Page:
A proprietary brand of maca extract, called Maca-GO, was studied in a double-blind, randomized, four-month study in early menopausal women. One gram of Maca-GO twice daily for two months alleviated numerous menopausal symptoms including hot flashes, insomnia, depression, nervousness, and diminished concentration, and also had a small effect on increasing bone density. Although maca contains no plant hormones (it is not a phytoestrogens), it stimulated estrogen production and suppressed follicle stimulating hormone (FSH). Maca’s action in perimenopausal and menopausal women is believed to be linked to a group of sterol-like compounds that stimulate hormonal activity in the ovaries via the pituitary gland and hypothalamus.
As a perimenopause treatment, Dr. Hudson typically prescribes Maca-GO at 1 gram twice daily. “The benefits I have seen most frequently in my patients are a remarkable reduction in the number of hot flashes, an overall improvement in mood (less depression and irritability), and increased energy levels,” says Dr. Hudson. I recommend this brand and dose of maca as well.
Read more about maca in Maca Benefits: Low Libido in Women and Stress Relief.
Mind/body therapies, including meditation, mindfulness-based stress reduction, hypnosis, and yoga, decrease symptoms and improve quality of life in perimenopausal women. Mediation sessions twice weekly for eight weeks that included guided imagery, self-affirmation, and silent reflection reduced hot flashes by 67% and depression scores by nearly 70% in one small study.
In a much larger, well-controlled study, mindfulness-based stress reduction sessions once weekly for eight weeks, which included progressive relaxation exercises, meditation, mindful stretching, and education, decreased the bothersomeness of hot flashes by nearly 22% and significantly improved participants’ overall quality of life and sleep quality.
Read more in Practicing Mindfulness Treats Depression for Good.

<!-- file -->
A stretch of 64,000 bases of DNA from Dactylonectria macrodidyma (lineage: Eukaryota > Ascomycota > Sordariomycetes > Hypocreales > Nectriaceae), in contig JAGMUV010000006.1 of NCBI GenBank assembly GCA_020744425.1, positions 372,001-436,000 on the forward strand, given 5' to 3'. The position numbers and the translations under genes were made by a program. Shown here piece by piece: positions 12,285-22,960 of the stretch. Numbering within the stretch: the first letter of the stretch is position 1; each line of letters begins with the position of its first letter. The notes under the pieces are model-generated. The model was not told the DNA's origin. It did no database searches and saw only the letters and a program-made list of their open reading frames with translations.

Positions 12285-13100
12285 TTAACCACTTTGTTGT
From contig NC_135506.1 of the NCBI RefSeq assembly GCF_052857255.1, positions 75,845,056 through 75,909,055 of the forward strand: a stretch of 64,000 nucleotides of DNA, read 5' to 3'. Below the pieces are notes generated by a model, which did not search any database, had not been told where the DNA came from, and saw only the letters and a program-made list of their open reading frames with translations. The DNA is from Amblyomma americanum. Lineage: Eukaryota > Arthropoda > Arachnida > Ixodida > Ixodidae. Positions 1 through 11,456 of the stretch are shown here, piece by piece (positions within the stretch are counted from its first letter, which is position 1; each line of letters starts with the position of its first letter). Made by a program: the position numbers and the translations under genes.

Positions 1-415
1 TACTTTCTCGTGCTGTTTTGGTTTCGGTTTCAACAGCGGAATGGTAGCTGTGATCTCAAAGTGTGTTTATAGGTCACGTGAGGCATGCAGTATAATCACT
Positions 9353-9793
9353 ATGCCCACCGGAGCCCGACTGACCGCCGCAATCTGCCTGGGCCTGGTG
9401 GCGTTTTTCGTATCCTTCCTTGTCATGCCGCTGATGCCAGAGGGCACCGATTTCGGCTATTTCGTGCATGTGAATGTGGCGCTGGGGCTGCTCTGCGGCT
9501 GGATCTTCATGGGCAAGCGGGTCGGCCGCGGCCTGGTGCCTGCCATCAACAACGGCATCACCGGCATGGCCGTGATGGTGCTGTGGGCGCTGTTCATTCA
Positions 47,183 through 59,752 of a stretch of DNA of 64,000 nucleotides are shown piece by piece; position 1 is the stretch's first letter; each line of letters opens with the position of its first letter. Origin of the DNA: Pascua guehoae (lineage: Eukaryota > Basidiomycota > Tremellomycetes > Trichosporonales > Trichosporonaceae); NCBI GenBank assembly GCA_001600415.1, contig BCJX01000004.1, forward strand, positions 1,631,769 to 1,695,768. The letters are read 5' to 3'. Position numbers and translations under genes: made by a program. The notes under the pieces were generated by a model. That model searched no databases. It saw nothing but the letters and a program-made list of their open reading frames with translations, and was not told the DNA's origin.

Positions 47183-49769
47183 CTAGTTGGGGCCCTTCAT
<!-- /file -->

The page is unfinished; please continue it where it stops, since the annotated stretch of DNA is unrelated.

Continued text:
Hypnosis is another mind/body therapy that has been shown to greatly reduce hot flash frequency and improve sleep quality. Finally, yoga—the most frequently used mind–body intervention for perimenopause treatment—significantly improves psychological and vasomotor symptoms and is better than exercise for improving cognitive function and memory in perimenopausal women.
Is Natural Perimenopause Treatment Right for You?
Managing the unpredictable and wide ranging symptoms of perimenopause can be challenging, but the three natural therapies presented here—chaste tree berry, maca, and mind/body therapies—all work through different natural mechanisms to treat the underlying core imbalances of perimenopause. All three natural perimenopause treatment options are safe, non-hormonal ways to regain a sense of ease and vitality during this important time of transition. Chaste tree berry extract is excellent for women with PMS-like perimenopause symptoms, while maca may be a better perimenopause treatment if hot flashes or low energy are major problems. Mind-body therapies like yoga or meditation will likely benefit you and reduce your perimenopause symptoms no matter what they are.
This article was originally published in 2015. it has since been updated.
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Originally Published 2019-02-26 05:00:54